After years of careful planning, Tracey and me retired and moved to Wales in 2015 with a view to relaxing to a life of gardening, DIY and travel. However, after a few months, we both felt that perhaps we should look for something meaningful to do with our spare time, and as we were both involved in care before retirement we started thinking about how we could use this experience to support others.
It was on a journey home from Carmarthen that we saw an advertisement by Carmarthenshire Council for people who were interested in supporting children by becoming foster carers. It was then that we began to think that perhaps this was the opportunity we were looking for, and therefore contacted the fostering team and after a brief chat we were invited to an information evening.
Following the information evening, we attended a three day induction program on becoming a foster carer, and even though we were keen to move forward to become foster carers, we still had reservations about whether this was the right move for us.
However, on day three of this program we both felt that we could balance the responsibilities of being a foster carer with the responsibilities we had to our family and personal goals, by becoming respite carers.
What really impressed us was the support available, the structure of the team at Carmarthenshire Council and the enormous training available to you, once you were approved. Following a few months of interviews and references, we were ready to go to panel for approval and once we had gone through this process, we were registered to provide respite care.
As with all new situations, it’s not until you are put in the position where you have to put these new skills into practice do you begin to doubt your abilities, however, we had a great mentor we could contact for help as well as our supervising social worker and the added support of the out of hours team.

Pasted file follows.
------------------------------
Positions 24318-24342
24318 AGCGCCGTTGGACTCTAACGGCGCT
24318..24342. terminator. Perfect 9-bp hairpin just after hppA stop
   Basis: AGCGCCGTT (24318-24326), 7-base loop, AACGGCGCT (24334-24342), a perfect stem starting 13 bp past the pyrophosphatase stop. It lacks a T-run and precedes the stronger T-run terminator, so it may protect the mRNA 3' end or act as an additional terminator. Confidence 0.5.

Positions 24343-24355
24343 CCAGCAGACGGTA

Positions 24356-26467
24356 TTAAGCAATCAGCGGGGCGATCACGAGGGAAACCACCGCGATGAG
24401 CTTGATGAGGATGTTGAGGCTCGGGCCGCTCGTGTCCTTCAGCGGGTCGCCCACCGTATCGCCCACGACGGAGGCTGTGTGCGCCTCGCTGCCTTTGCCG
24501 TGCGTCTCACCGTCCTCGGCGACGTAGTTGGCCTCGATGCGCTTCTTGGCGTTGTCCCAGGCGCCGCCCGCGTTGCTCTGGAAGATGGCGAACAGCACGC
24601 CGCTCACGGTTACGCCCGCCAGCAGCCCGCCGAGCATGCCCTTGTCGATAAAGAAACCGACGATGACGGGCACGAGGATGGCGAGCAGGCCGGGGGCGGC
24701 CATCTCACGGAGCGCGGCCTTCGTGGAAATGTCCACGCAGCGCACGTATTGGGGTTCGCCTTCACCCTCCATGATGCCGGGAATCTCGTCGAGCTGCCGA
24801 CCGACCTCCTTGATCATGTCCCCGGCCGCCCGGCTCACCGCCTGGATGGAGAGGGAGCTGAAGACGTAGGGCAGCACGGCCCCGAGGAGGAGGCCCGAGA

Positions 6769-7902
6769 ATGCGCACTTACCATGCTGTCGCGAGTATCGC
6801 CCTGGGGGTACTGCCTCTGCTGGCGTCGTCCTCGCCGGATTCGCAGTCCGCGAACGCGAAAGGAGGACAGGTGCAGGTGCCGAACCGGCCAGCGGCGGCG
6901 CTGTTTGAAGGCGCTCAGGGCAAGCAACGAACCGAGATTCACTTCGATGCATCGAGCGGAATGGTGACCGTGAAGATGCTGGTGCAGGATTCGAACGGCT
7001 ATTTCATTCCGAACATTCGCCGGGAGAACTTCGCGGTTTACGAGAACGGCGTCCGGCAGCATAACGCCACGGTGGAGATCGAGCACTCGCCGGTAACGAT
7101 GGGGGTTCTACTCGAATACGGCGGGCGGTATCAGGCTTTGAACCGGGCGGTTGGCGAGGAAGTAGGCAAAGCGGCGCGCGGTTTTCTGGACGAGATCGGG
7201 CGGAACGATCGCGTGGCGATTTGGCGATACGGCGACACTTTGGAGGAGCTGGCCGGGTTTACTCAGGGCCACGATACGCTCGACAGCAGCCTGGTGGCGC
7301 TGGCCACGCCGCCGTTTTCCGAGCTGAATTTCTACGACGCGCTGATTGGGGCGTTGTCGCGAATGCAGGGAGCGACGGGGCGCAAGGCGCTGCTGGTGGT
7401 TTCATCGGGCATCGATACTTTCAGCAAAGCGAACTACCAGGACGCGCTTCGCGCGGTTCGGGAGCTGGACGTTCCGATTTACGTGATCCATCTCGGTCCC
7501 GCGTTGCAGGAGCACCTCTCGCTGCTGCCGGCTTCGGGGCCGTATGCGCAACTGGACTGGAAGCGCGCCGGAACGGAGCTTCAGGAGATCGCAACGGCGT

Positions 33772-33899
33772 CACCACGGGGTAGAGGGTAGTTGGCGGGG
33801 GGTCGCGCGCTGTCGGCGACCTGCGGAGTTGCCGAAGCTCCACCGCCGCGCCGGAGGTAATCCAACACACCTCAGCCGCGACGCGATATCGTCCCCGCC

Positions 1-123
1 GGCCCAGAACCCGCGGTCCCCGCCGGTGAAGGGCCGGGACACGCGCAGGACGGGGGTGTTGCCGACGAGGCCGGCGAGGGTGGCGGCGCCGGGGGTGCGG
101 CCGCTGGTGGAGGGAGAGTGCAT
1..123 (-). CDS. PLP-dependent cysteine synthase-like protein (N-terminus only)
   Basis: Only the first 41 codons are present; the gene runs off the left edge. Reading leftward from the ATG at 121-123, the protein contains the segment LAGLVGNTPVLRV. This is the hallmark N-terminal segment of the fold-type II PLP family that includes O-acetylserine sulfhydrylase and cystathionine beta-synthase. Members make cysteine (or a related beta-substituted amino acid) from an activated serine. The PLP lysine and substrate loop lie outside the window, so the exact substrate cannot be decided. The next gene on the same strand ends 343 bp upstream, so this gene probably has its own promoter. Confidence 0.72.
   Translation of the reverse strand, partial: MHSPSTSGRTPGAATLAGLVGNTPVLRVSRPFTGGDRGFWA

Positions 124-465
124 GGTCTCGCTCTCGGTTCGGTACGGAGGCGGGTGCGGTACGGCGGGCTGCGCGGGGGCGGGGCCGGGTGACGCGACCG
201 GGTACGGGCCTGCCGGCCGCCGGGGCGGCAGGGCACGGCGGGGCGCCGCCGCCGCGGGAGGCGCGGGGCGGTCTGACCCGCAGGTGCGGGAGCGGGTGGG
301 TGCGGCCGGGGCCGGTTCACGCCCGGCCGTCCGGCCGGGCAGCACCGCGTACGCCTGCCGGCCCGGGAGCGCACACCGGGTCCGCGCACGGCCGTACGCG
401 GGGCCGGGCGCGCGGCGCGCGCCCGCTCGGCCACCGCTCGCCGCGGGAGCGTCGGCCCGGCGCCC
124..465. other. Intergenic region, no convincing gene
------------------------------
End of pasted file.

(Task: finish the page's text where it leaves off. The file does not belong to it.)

So, we then had our first placement, a mother and new born baby. We felt like new starters at any job, nervous, lacking confidence and wondering why we put ourselves through this stress, but you know what, it was ok. The mum and baby were lovely and all our nerves and worries disappeared and we began to enjoy ourselves. Yes, it was formal, but we both had interpersonal skills, a grasp of a common language and all wanted the best outcome.
And so our journey had begun, but it wasn’t all about caring for others, we became aware of our own shortfalls and so we started attending the extensive training we now had access too, and like I have always found, the more you get to know, the less you realised you knew. The training itself was excellent, but it also brought us into contact with other foster carers and that proved as important as the training, they shared their own experiences and gave me and Tracey valuable advice which we benefited from enormously.
Three years on, we have had the pleasure of caring for children of all age groups, backgrounds and more recently children with complex medical needs, in addition to having met many likeminded individuals who genuinely care about the welfare of children. We often reflect on our fostering journey and the people we have come into contact with and we never cease to be amazed how much pleasure and personal satisfaction we get from being foster carers.David and Tracey Willard from Mynyddcerrig have been providing respite foster care since 2015